En EspaÑol

Q. Who is Mr. Smarty Plants?

A: There are those who suspect Wildflower Center volunteers are the culpable and capable culprits. Yet, others think staff members play some, albeit small, role. You can torture us with your plant questions, but we will never reveal the Green Guru's secret identity.

Help us grow by giving to the Plant Database Fund or by becoming a member

Did you know you can access the Native Plant Information Network with your web-enabled smartphone?

Share

Ask Mr. Smarty Plants

Ask Mr. Smarty Plants is a free service provided by the staff and volunteers at the Lady Bird Johnson Wildflower Center.

Search Smarty Plants
    
 
See a list of all Smarty Plants questions
Can't find the answer in our existing FAQs, submit a question to Mr. Smarty Plants.
Need help with plant identification, visit the plant identification page.
 
rate this answer
Not Yet Rated

Tuesday - September 10, 2013

From: Pittsburgh, PA
Region: Mid-Atlantic
Topic: Plant Identification
Title: Plant identification
Answered by: Nan Hampton

QUESTION:

I love around Pittsburgh Pennsylvania, and I saw a strange plant. It has a soft green outer shell, a harder thinner shell inside, points, but aren't pointy, and a white substance out of the stem when picked. Thanks for your help!

ANSWER:

Mr. Smarty Plants hopes you have a photo of this plant because its description is not bringing any plant that I know of to mind.   If you do have a photo, please visit our Plant Identification page to find links to several plant identification forums that accept photos of plants for identification.   The UBC Botanical Gardens Forum is especially good at identifying plants.  Please read the "Important Notes..." section before you submit your photo.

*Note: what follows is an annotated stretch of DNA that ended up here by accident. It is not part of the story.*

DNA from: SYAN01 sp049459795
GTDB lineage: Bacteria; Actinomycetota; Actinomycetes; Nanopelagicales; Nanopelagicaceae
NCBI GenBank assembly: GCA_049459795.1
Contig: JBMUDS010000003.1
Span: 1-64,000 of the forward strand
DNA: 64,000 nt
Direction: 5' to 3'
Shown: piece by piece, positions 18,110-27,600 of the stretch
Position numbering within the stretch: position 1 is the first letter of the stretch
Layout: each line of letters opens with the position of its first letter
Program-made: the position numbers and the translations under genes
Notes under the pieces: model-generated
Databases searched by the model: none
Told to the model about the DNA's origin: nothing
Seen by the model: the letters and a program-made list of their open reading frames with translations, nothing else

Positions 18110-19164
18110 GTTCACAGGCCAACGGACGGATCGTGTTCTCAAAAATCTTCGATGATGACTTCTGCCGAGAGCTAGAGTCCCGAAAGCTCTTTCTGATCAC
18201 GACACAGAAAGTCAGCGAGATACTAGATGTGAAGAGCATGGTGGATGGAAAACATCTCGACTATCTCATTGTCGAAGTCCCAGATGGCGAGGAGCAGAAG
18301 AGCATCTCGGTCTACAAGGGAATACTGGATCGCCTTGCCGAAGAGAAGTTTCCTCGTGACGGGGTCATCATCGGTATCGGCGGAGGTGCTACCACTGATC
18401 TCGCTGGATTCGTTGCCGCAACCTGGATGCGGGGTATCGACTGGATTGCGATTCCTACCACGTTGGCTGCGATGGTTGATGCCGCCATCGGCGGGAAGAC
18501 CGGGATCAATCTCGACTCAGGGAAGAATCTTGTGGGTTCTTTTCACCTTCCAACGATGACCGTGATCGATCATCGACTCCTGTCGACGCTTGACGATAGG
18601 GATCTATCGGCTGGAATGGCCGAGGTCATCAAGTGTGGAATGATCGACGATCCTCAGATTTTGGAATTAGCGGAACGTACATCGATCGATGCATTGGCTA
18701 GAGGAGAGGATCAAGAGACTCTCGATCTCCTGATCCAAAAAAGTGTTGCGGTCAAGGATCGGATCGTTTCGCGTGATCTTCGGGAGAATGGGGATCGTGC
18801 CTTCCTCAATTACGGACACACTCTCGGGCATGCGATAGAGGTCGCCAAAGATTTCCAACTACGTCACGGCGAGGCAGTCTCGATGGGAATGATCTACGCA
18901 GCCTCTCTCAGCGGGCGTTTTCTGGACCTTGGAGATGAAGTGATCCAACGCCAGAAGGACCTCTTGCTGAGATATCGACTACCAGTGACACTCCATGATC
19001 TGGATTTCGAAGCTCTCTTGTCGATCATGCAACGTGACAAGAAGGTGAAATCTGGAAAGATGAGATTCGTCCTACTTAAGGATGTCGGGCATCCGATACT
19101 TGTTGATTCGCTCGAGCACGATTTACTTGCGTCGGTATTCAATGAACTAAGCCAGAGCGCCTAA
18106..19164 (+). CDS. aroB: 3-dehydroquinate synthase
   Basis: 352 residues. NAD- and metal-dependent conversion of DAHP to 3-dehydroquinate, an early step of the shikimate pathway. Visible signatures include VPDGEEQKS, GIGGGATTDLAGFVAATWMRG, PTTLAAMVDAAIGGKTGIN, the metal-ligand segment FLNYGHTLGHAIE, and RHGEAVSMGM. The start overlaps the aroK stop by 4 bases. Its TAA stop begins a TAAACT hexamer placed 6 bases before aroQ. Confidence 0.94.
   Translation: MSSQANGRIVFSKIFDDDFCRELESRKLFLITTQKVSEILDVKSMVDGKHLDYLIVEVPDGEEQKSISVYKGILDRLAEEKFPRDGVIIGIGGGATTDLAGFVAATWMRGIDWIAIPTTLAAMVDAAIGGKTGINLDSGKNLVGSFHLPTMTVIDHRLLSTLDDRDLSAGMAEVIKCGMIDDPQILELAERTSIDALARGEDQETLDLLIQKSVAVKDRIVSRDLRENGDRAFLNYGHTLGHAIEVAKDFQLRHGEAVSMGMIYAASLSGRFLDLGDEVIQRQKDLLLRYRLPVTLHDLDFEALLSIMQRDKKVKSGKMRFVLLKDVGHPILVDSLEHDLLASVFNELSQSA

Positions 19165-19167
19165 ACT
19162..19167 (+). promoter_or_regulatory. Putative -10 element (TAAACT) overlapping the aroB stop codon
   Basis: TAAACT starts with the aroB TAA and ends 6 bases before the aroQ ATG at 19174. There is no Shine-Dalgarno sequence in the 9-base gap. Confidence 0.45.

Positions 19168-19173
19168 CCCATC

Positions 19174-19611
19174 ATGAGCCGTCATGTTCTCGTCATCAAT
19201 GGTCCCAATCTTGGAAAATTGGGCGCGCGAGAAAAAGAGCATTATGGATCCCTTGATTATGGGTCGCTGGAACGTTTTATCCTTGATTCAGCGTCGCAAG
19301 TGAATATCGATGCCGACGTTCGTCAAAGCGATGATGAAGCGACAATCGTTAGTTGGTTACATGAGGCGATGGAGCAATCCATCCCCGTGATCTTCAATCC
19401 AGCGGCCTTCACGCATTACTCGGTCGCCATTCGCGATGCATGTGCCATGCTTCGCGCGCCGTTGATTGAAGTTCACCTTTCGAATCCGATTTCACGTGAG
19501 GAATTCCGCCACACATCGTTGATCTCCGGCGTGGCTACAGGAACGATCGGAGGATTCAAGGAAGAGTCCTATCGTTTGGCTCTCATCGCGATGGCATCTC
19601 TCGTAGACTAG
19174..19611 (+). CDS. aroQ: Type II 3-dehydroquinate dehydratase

If you don't have a photo, perhaps you could expand your description a bit.  Are you describing the entire plant or is this its flower or its fruit?  How large is the plant?  What habitat is it growing in?   Does it have leaves?  If so, what are their shapes and how are they arranged on the stem?   Do they come off the stem opposite each other or at alternate spots on the stem?  Is it a woody plant or an herbaceous plant?  Any other information about how the plant is structured would be helpful.

 

 

More Plant Identification Questions

Plant ID–maybe a lupine?
February 02, 2015 - We have a strange plant growing in our flowerbed that we did not knowingly plant. It sprang up last summer and has continued to grow throughout the winter in spite of several freezes. We live just eas...
view the full question and answer

Identification of Swamp Rose (Rosa palustris) in Atlanta
May 28, 2006 - I live in metro Atlanta. I have a rose variety growing wild in the woods that resembles a Cherokee Rose except it is pink and has seven leaves on the stem. Can you identify it from this description? T...
view the full question and answer

Plant identification of vine with fluffy-seeded pod
July 05, 2013 - I saw a fluffy seeded pod on our hike this morning. I have seen this vine before, but do not know the proper and scientific name of it. Its leaves appear to be opposite and heart shaped. Could it be a...
view the full question and answer

Identifying a plant similar to sarsaparilla
September 04, 2011 - I am trying to identify a plant that looks very similar to sasparilla, but has a ring of blue berries at the end of a long stalk, and the plant itself is spreading, not an isolated herb like sasparill...
view the full question and answer

Plant identification of thorny shrub in Tennessee
October 03, 2013 - I have a mid to dark green thorny type bush growing on my land in Cosby, Tennessee. I am originaly from NJ and I have never seen it before. The stalk is varigated and the thorns are plentiful and very...
view the full question and answer

Smarty Plants's Facebook profile Support the Wildflower Center by Donating Online or Becoming a Member today.

Mr. Smarty Plants wants you to be his Facebook friend. Click the Facebook icon to add yourself to Mr. Smarty Plants list of friends.
E-NEWSLETTER | BECOME A MEMBER | DONATE NOW | MEDIA | SITEMAP | STAFF
© 2015 Lady Bird Johnson Wildflower Center